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I have this code for example.

#include <stdlib.h>
#include <stdio.h>
#define array_size 3

typedef struct {
    int array[array_size];
} TEST;

void printout(TEST *p, int element) {
    printf("element: %i\n", p->array[element]);
}

int main(void) {
    TEST *p;
    p = malloc(sizeof(TEST));
    p->array[0] = 5;
    printout(p, 0);

    return 0;
} 

But I'd like to assign "array_size" based on user input.

If I try to do so, the compiler says "variably modified ‘array_size’ at file scope". So, am I right that the only way to do what I want is to move everything to main()..?

It works just fine, but keeping structs and functions declarations in file scope seems, you know, neat.

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2 Answers 2

up vote 3 down vote accepted

The simplest approach is to just allocate the memory dynamically:

typedef struct {
    int *array;
    size_t size;
} TEST;

int main() {
    size_t elem_count = /* from user input */
    TEST p;
    p->array = malloc(elem_count * sizeof int);
    if(!p->array)
        return -1;

    p->size = elem_count;
    /* ... */
    free(p->array);
}
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if you want to do it like this the array definition should be int* array, now you're assigning a malloc to an array which is wrong; or you should put int array[]; at the end of the struct which is allowed in later versions of the standard (C99 I think) but then you should malloc the whole struct in the correct way, not just array. –  wich Sep 11 '12 at 6:05
    
@wich: Yeah, that was a typo which I fixed before your comment (copied the OP's definition and forgot to change it). There's no reason I can see to use a flexible array here, just makes things more complicated. –  Ed S. Sep 11 '12 at 6:06
    
Awesome, I've tested it out and it indeed allows me to do what I wanted. Thanks. But I believe you've meant "TEST *p;" and "...sizeof(int)", code in post doesn't compile. edit: also, I had to add "p = malloc(sizeof(TEST));" after "TEST *p" to make it work. –  Heinlein Sep 11 '12 at 6:29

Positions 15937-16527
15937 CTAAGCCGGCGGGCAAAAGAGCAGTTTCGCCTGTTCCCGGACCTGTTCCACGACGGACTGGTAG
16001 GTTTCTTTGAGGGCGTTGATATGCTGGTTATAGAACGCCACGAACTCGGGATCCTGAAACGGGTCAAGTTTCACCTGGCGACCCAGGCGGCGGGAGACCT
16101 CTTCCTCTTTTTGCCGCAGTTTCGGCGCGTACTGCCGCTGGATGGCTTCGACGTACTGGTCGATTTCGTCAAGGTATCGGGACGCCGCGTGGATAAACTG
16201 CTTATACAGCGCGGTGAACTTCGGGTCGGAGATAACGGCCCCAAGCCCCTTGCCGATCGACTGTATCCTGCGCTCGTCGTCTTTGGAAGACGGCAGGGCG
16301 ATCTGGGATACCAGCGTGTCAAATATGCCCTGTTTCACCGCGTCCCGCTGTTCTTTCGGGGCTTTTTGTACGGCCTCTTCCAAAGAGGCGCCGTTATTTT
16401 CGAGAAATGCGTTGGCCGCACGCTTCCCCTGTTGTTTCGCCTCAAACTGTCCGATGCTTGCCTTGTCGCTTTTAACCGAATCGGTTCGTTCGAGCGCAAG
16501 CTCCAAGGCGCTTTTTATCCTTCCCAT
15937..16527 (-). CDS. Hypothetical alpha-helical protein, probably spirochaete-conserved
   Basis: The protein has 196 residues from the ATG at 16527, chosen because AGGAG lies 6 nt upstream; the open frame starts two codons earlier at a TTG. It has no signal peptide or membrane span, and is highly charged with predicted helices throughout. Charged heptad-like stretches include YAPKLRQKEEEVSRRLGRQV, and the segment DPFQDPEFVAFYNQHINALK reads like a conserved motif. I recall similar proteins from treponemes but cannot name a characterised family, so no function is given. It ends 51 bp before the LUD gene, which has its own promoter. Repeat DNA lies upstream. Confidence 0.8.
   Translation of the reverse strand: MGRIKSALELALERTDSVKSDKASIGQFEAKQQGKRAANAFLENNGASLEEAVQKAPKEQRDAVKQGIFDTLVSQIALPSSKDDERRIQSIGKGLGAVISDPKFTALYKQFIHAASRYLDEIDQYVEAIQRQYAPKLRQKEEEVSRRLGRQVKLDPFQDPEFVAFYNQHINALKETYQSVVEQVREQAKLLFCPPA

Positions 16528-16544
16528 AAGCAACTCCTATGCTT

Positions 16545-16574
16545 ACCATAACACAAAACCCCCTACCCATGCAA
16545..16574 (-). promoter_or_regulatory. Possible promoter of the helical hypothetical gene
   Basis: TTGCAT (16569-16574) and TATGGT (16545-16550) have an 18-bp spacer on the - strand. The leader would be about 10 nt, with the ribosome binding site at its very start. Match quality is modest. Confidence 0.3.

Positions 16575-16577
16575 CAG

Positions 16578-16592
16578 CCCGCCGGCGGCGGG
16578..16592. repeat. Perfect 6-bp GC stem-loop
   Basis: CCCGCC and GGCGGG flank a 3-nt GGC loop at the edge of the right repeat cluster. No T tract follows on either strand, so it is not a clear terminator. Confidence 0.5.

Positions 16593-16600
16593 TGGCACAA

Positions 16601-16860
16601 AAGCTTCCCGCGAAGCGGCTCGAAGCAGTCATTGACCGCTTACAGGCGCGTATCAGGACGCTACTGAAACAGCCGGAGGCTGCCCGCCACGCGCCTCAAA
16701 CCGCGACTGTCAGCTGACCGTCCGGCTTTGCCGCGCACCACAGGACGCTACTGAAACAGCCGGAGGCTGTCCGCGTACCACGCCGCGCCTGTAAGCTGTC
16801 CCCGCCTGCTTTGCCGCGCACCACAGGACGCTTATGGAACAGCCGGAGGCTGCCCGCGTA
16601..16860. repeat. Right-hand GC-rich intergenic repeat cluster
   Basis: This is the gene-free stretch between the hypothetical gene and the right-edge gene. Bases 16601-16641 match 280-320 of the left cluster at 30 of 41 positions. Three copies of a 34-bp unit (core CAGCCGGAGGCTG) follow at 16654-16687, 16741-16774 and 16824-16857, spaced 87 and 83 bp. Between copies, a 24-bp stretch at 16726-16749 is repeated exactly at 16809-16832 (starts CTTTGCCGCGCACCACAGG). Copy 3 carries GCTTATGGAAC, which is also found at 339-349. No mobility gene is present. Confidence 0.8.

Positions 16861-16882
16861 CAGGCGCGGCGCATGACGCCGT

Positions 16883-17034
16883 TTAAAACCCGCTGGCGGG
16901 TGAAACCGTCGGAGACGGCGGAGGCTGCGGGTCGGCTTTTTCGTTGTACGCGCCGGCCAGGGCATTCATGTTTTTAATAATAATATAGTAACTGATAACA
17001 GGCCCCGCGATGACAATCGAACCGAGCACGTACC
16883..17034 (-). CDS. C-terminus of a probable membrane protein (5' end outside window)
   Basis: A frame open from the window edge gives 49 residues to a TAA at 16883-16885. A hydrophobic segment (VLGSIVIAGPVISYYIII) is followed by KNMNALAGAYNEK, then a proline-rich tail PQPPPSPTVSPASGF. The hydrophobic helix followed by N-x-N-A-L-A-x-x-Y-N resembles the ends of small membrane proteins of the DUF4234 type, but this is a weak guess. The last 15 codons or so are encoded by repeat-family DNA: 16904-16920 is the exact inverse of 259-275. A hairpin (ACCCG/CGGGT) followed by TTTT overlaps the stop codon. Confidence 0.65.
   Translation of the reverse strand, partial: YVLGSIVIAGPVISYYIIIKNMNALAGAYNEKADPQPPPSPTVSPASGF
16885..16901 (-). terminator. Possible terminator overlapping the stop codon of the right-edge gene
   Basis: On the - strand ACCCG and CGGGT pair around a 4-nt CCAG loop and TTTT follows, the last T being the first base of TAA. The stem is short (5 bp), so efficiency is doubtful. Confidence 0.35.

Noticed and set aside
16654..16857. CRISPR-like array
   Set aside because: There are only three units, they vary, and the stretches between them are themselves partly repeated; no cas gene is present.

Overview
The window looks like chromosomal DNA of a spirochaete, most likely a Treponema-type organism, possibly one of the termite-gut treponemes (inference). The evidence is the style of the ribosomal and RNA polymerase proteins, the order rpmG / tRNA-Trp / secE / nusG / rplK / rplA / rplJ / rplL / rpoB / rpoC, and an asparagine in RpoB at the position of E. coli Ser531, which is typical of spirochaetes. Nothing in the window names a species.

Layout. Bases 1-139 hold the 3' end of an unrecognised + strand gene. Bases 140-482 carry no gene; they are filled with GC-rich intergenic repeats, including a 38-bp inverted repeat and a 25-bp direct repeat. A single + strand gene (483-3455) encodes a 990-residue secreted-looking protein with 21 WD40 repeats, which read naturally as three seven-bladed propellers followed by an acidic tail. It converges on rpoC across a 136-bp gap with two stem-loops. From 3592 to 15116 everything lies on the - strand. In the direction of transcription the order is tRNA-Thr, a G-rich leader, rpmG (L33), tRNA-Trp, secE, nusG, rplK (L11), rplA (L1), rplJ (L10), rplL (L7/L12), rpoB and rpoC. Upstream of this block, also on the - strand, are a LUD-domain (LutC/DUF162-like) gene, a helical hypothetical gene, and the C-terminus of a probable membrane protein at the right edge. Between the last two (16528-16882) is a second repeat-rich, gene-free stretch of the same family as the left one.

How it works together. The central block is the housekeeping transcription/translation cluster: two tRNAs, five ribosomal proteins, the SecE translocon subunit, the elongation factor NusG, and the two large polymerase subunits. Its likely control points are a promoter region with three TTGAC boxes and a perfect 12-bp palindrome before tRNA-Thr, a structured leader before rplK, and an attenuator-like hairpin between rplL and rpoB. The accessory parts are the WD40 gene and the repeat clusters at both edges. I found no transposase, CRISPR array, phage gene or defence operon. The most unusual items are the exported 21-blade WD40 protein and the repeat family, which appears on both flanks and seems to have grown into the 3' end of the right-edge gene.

@Heinlein: I didn't write TEST *p;, I wrote TEST p;, i.e., I didn't dynamically allocate a TEST structure. If you need to then you can, but I saw no reason to in your example. –  Ed S. Sep 11 '12 at 17:00

You can indeed not define a variable length array at file scope, you can however define a pointer at file scope and malloc it, just define a global pointer int* p = NULL; (lose the whole TEST stuff) and p = malloc(sizeof(int) * input_size); simply access with p[x].

For completeness, you can also use the so called flexible array member defined in C99:

From ISO/IEC 9899:1999, Section 6.7.2.1, paragraph 16:

As a special case, the last element of a structure with more than one named member may have an incomplete array type; this is called a flexible array member.

typedef struct {
    other_type other_data
    int array[];
} TEST;

...

TEST *p = malloc(sizeof(TEST) + sizeof(int) * input_size);

Though note that this is limited to a single member, you could make an array of structs if you would otherwise have multiple arrays of different types but the same length.

This was originally intended mostly for data with headers such as ofter encountered in file and/or network I/O.

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>You can indeed not define a variable array at file scope Thx, that what I wanted to hear. Pointer solution will not work in my case - I've simplified the example, in my code I need a complete struct. But I'll keep it in mind. –  Heinlein Sep 11 '12 at 6:07
    
@Heinlein, oops variable length of course... –  wich Sep 11 '12 at 6:09

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